Although its size is formidable, R.F. Delderfield's God Is an Englishman is worth almost every page. First in the Swann saga, written in 1970 and recently reprinted by Sourcebooks, this is a novel of beginnings.
Adam Swann is a British military officer in India that has lost his taste for the service. His fortune is made when he recovers a beautiful and highly-valued ruby necklace after a battle. He takes the booty and makes for home, determined to start a new life -- one with a purpose other than domination and warfare. A chance meeting with a railway man prompts him to choose his new business -- a horse-and-cart transport company that services those areas of England that the railways have left behind. He sets out to survey the land and, again by chance, comes across a runaway teen who will become his wife. The novel then follows the growth of Adam and Henrietta's marriage and family and the building of his business. Both are tested and strengthened through times of gain and loss.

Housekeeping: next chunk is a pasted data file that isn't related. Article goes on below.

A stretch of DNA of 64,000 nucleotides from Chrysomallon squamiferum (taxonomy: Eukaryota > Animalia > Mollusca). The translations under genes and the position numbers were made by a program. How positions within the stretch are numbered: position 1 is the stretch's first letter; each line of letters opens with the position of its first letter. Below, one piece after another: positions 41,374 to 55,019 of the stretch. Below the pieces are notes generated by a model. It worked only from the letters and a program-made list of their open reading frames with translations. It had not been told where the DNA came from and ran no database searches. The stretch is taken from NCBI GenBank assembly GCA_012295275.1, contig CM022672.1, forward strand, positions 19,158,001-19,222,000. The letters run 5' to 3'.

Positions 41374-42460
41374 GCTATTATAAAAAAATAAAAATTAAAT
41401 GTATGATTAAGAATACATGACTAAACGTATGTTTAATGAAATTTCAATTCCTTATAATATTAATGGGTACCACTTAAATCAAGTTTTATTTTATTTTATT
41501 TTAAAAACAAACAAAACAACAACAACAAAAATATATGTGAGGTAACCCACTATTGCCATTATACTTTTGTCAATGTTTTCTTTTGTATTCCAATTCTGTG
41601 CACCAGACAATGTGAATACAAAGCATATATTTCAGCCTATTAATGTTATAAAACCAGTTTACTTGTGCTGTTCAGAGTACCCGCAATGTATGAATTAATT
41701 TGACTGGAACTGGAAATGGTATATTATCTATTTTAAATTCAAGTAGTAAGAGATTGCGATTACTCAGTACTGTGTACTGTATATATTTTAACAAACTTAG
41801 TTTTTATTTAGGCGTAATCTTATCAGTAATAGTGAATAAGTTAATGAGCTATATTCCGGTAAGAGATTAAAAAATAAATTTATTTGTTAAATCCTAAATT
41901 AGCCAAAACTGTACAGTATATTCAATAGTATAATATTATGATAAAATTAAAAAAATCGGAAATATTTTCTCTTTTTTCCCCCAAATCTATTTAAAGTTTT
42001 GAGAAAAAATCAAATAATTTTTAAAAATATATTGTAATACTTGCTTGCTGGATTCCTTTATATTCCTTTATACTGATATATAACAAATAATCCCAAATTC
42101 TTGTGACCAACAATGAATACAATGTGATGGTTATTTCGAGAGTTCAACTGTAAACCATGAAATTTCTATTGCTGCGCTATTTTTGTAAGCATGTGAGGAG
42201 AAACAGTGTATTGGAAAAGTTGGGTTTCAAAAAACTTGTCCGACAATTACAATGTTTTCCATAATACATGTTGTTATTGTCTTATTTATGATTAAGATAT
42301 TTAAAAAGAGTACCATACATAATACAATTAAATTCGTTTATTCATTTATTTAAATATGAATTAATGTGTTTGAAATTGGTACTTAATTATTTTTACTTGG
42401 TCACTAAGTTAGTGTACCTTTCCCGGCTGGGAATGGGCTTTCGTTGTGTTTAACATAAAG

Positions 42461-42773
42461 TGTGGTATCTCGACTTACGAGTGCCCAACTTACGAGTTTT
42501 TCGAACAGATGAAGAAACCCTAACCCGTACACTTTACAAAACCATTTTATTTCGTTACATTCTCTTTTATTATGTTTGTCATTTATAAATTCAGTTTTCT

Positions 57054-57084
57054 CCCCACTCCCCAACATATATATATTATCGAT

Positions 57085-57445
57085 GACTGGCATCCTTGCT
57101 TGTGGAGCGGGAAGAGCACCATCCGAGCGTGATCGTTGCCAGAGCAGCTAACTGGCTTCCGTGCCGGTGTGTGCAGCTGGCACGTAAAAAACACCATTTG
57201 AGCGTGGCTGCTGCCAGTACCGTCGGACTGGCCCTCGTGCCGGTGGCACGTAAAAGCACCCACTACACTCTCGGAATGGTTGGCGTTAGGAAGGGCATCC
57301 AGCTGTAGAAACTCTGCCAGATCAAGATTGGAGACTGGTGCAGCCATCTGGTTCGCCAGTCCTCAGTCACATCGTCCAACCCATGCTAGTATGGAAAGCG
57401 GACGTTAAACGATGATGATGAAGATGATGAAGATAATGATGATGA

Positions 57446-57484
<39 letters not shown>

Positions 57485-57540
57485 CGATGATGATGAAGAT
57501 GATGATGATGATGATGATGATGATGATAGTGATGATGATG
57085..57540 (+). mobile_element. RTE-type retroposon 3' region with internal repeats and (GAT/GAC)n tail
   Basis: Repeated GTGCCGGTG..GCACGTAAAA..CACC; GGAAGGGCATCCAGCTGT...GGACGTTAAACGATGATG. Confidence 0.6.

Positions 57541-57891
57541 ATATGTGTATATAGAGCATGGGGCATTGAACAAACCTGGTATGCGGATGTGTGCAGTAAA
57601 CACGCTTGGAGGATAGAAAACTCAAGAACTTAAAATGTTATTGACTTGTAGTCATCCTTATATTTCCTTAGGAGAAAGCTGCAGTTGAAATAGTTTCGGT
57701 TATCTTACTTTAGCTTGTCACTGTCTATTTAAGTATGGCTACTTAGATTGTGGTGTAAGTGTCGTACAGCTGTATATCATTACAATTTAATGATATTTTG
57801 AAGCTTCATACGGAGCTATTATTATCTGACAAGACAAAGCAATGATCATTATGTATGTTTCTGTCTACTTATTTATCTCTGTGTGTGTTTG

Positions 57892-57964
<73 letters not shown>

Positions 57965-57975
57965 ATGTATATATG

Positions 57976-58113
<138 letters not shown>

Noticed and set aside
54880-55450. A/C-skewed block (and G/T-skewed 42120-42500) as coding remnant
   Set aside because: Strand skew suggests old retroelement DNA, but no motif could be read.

This large book (over 600 pages) covers a mere nine years in the life of Adam Swann. Though a few passages seemed repetitive, the bulk of the book is fresh and well-written. There are many topics addressed from the nobility of the tradesman to the role of women in Victorian England. Also, if you aren't familiar with the geography of Great Britain when you start this book, you will have a much better understanding of it by the end! The only thing I regret not doing is pulling out a map while I read so that I could better understand some of the territorial discussions. There is obviously also quite a bit of history in the narrative including the death of Prince Albert, the passage of the first British labor laws and a certain incident at Staplehurst that any fans of Dickens will know about.
While none of the characters in God Is an Englishman are flawless, you come to care for many of them. This, I suppose, is the impetus to continue this story through two other novels, Theirs Was the Kingdom (recently released) and Give Us This Day (June 2010). Though I don't have a burning need to continue through the saga, I think that the chances are high that I will read the other two books. Delderfield is an authoritative but friendly author and am glad to see his stories back in print.
Returning yet again from Victorian England,
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